What is your conscience? Put simply, it’s a sense of right and wrong. Your conscience helps you choose behaviors based on your morals. Have you ever seen the conscience portrayed in a TV show or movie? Often, it’s represented by the “good angel” on a character’s shoulder. In real life, though, the conscience isn’t always so easy to find.
Where is your conscience located? Scientists say it’s in your brain. In fact, brain scans have revealed what experts call a “moral network” in the human brain. This is made up of three smaller networks, each of which carries out an important function. They enable humans to understand each other, care about other people, and make decisions based on understanding and caring.
Have you ever Wondered why you have a conscience? Experts think it goes back to early humans’ need to help each other. Primitive human beings learned that they had a better chance of survival when they worked together to do things like catch food. Over time, the conscience evolved to encourage people to help each other.
Humans aren’t the only ones who show this type of behavior. Other animals, including chimpanzees, gorillas, and some birds, work together for survival. However, people do more to reward each other for cooperation. That helps humans develop a conscience and gives them more incentive to help each other.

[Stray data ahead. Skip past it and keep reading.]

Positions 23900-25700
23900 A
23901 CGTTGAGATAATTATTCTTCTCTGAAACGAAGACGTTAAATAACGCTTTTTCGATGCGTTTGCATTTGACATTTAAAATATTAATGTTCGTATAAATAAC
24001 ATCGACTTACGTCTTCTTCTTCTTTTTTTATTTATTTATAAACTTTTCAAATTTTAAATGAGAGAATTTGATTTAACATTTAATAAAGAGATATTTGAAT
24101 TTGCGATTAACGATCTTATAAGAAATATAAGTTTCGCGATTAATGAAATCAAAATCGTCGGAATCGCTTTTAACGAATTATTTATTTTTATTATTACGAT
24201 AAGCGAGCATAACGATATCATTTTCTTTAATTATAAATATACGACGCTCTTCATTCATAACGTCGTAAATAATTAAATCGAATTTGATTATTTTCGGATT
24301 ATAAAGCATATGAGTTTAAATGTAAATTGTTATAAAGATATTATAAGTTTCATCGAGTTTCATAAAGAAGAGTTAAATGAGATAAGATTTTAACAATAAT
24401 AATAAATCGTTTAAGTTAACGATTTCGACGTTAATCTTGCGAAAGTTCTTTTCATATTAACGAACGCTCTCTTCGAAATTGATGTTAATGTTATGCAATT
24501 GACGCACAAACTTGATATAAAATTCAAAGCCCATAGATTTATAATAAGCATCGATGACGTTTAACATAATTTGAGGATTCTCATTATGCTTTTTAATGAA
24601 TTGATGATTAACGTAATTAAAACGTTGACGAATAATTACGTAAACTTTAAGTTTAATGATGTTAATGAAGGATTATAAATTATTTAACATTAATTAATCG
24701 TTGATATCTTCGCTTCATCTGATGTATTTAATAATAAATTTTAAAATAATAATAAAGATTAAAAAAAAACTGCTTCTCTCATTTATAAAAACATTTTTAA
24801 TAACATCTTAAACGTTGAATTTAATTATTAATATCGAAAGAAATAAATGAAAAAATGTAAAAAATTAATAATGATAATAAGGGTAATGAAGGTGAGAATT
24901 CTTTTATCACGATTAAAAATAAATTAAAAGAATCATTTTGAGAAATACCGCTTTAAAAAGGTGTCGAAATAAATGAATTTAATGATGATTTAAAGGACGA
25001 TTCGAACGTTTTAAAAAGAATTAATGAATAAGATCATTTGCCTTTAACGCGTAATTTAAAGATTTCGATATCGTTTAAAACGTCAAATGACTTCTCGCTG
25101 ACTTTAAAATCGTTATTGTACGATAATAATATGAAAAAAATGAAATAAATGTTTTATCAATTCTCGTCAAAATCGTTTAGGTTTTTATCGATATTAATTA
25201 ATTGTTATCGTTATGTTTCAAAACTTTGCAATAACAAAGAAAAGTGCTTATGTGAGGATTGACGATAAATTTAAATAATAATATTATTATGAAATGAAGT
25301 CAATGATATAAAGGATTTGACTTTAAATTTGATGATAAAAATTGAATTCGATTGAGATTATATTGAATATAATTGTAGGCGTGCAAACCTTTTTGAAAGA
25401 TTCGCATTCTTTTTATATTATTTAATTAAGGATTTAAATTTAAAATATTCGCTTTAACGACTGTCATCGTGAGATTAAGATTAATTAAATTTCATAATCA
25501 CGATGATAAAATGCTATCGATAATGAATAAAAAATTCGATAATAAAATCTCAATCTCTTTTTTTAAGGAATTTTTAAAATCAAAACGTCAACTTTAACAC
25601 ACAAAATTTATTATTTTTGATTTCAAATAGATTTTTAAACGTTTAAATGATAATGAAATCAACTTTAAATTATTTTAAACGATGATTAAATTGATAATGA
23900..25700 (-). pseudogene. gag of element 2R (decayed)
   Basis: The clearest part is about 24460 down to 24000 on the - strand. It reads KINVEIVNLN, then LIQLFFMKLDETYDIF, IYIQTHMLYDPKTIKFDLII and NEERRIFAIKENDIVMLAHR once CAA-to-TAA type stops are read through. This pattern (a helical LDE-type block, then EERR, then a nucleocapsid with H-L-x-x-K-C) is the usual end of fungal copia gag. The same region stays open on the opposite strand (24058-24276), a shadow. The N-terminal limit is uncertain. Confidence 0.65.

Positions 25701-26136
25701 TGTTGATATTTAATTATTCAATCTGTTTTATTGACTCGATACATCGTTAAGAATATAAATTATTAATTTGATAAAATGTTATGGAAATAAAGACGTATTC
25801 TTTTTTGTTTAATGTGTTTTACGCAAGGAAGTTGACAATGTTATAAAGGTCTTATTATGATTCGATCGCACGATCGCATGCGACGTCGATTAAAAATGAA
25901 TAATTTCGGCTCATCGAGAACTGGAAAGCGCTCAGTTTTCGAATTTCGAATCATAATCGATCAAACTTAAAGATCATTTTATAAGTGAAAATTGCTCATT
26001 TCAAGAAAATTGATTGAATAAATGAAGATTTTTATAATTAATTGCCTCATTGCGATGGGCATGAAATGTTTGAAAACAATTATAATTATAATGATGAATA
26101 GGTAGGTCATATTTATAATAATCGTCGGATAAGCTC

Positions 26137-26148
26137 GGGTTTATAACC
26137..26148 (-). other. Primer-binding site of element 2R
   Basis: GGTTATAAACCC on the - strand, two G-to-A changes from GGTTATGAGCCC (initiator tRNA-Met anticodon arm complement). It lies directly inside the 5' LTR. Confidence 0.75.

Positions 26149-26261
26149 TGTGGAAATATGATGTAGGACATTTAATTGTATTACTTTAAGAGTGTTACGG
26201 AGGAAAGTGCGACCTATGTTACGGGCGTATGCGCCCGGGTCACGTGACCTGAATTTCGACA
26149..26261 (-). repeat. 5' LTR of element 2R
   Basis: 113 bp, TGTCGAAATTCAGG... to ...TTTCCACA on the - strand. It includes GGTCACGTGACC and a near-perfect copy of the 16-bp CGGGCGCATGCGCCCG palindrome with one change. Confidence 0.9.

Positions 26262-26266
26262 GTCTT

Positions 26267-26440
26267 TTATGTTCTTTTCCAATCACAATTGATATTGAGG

Today, we know that humans learn right from wrong in much the same way. Every interaction we have with others helps form our conscience. When they react to our actions, we learn which behaviors are and aren’t acceptable. Our consciences are also formed by watching other people and understanding the choices they make.
Let’s look at an example. Imagine you and a friend are playing outside. Your friend falls down and hurts their knee. What would you do? Most people would either help their friend up or go find a trusted adult to help. They have learned this is the right thing to do from prior experience or from watching others. That’s your conscience in action!
People don’t always listen to their consciences, though. What if you didn’t help your friend? How would you feel afterward? Most people would feel guilt for not helping. They might even feel shame for causing a friend even more distress. These emotions can manifest themselves in physical symptoms, like a stomachache. That’s one way the conscience pushes people to do the right thing in situations like these.
Can you think of a time when you had to make a tough choice between right and wrong? What did your conscience tell you? Did you listen? Talk with an adult about how your conscience guides your daily life.